Over the past few years, fuel production in the United States has seen a marked increase, largely due to the widespread adoption of hydraulic fracturing, or fracking, whereby pockets of natural gas and crude oil trapped deep in the shale layer far below the earth’s surface are extracted via a horizontal drilled well. During the extraction process, the lower, horizontal portion of the well is perforated and flushed with millions of gallons of fracking fluid, which is water, sand and a lubricating chemical. The sand acts as a mechanism that creates perforations in the shale allowing oil and gas to release into the well and to the surface.
Energy companies entering the fracking market bring vast experience and capability to handle the downstream process, but the more uncharted territory of upstream logistics — the sourcing and organization of assets needed for extraction — has presented challenges. If not expertly managed, this undertaking carries heavy liabilities in the form of high costs, wasted resources, and even safety compliance shortfalls. So to ensure the job gets done right, energy companies are beginning to hire fourth-party logistics providers (4PLs) to manage, oversee, and improve certain aspects of their upstream operations. Below are just a few areas where 4PLs are meeting the needs of this growing industry.
Dispatch Management: It takes hundreds of bulk tankers full of water to fill one fracking well — a demand that even the largest bulk carriers lack the capacity to meet at one time. To fill the gap, throngs of “mom and pop” carriers flock to these wellheads and are rewarded with steady employment. And by necessity, the energy producers have entered the business of dispatch — coordinating the daily movements of hundreds of individual carriers. In the area surrounding any major wellhead, hundreds of these bulk tankers can be found parked on the side of the road, all waiting for direction. They’re paid premium rates by the energy companies to remain nearby and at the company’s disposal, with the flexibility to respond to frequent changes in fresh water sources and wastewater destinations. A 4PL can drastically improve the economics of these situations by taking over the task of dispatch, systematically monitoring the resources, and planning ahead for changing capacity needs. With this guidance, energy companies can be prepared for high-demand times without paying for underutilized assets.
Centralized Systems and Resources: Beyond dispatch, 4PLs are also bringing other traditional transportation management services to these job sites — things like freight audit and payment from a regional control tower. Energy customers also stand to benefit greatly from shared services from a global control tower, and access to a fleet of assets — offerings traditionally associated more with the 3PL model. Consequently, 4PLs that can also deliver 3PL resources have an edge on market share in the upstream energy refinement space.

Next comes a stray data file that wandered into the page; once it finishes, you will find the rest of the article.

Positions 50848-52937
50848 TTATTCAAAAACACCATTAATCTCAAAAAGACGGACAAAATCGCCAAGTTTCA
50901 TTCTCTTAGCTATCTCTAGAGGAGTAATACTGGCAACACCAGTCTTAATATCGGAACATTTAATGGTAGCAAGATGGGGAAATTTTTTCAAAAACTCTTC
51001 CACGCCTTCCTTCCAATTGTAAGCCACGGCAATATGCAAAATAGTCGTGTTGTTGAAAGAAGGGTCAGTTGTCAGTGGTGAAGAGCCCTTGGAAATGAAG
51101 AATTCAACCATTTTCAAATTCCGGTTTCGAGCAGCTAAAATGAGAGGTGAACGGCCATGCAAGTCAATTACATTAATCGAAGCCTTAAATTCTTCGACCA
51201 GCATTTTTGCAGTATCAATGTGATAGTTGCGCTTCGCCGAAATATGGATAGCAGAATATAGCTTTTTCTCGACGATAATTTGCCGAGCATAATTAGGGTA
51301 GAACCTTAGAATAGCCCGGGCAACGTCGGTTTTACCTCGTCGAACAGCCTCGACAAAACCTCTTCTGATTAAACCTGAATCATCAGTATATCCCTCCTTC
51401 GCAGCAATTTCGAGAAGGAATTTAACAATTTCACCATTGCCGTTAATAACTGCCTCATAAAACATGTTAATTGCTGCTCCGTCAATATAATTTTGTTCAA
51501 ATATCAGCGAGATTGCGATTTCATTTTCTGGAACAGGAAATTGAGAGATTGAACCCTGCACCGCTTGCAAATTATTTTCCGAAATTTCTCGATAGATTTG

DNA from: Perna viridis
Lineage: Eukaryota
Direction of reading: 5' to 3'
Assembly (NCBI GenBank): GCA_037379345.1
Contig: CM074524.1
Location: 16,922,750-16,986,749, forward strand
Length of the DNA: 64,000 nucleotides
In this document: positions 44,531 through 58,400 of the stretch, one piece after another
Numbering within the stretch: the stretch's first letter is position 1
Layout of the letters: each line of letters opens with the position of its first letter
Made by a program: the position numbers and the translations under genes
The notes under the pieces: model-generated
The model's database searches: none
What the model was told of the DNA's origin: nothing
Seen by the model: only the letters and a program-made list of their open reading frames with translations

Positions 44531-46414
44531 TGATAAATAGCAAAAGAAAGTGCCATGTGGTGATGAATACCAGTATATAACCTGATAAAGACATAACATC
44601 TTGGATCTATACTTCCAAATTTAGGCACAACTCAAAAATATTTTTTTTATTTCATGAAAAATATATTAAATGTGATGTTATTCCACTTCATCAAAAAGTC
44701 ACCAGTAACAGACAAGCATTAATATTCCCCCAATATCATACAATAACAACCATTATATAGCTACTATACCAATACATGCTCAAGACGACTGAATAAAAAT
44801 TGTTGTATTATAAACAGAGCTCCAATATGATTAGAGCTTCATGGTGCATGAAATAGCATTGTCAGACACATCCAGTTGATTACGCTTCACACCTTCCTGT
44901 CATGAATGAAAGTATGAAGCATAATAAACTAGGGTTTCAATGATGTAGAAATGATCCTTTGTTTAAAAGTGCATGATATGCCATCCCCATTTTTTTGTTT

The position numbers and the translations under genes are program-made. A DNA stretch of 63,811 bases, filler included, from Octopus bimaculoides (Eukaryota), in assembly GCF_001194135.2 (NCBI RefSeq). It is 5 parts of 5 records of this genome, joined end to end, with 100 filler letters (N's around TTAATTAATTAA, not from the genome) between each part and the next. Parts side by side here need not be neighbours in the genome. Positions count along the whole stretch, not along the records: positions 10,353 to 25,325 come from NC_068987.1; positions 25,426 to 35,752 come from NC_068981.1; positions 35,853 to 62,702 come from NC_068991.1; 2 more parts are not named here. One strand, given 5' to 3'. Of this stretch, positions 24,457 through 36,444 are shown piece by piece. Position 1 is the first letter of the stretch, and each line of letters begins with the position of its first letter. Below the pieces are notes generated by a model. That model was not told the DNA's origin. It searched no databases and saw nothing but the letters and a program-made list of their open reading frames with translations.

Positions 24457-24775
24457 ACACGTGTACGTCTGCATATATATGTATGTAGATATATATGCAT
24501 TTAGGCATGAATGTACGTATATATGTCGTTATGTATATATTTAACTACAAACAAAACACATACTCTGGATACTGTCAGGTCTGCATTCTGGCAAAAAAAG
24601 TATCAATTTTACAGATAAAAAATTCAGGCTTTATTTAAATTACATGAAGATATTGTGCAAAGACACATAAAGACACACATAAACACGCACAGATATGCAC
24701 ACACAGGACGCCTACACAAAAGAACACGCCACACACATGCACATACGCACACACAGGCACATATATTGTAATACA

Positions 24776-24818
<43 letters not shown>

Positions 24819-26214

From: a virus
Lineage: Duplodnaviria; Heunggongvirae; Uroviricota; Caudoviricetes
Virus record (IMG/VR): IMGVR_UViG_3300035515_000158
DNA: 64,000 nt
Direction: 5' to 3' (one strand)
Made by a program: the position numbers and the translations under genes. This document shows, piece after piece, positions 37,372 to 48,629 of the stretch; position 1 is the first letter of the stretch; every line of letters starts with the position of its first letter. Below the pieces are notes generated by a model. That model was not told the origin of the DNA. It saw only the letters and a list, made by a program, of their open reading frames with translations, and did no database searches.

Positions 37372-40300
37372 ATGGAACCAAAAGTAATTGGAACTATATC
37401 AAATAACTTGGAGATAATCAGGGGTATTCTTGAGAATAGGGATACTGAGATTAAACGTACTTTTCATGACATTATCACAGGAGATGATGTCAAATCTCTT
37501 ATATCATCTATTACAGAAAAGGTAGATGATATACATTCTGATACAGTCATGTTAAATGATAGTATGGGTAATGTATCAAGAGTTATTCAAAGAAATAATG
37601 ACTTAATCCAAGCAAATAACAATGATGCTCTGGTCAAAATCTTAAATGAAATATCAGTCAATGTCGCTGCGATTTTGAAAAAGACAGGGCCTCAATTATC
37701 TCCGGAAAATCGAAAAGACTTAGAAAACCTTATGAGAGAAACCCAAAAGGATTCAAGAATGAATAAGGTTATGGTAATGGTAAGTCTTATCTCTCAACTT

Inventory Management: An enormous amount of expense goes into materials for a drill site: tens of thousands of dollars for a drill head, and millions of dollars for OCTG (the piping and fitting that goes into the well), as examples. Despite the value of these resources, many companies cannot say with exact certainty what their pipe yards or warehouses contain, let alone what lies beyond the fence line. This is a sizable issue because the ability to account for these high-cost materials has a quantifiable effect on how Wall Street views an operation. 4PLs with expertise in warehousing and inventory management can be invaluable partners here by developing systemic solutions and processes to increase visibility of materials.
Compliance with Safety Standards: Standardizing safety compliance across the array of carriers working at a wellhead is one of the most intimidating tasks for energy companies to take on internally. A 4PL has the direct experience and expertise to drive uniform safety models all the way down to the carrier community. To make this happen, they are augmenting energy producers’ teams with boots on the ground, establishing the baseline compliance level, meeting regularly with carriers, and developing safety programs specific to a wellhead to be monitored, managed, and improved as conditions change.
A Continuous Improvement Approach: Energy companies will rarely use the term “Lean,” but they certainly understand and appreciate the strategic project management that a 4PL brings to the table. By successfully mitigating current problems at the wellhead, preempting emerging ones, and developing systems that add value and drive costs down, the 4PL industry has placed its foot firmly in a door long closed to outside partners.
Whether 4PLs will become permanent players in the upstream remains to be seen, but we do know that in this application, our industry offers invaluable resources that energy companies have only just begun to tap.
Brian Murphy is Director, Business Development at Menlo Worldwide Logistics. During his tenure with Menlo, Brian has helped build out the company’s Oil & Gas market offering and practice. With an extensive background in business development and marketing, Murphy has worked with customers in the logistics and supply chain industry for more than a decade.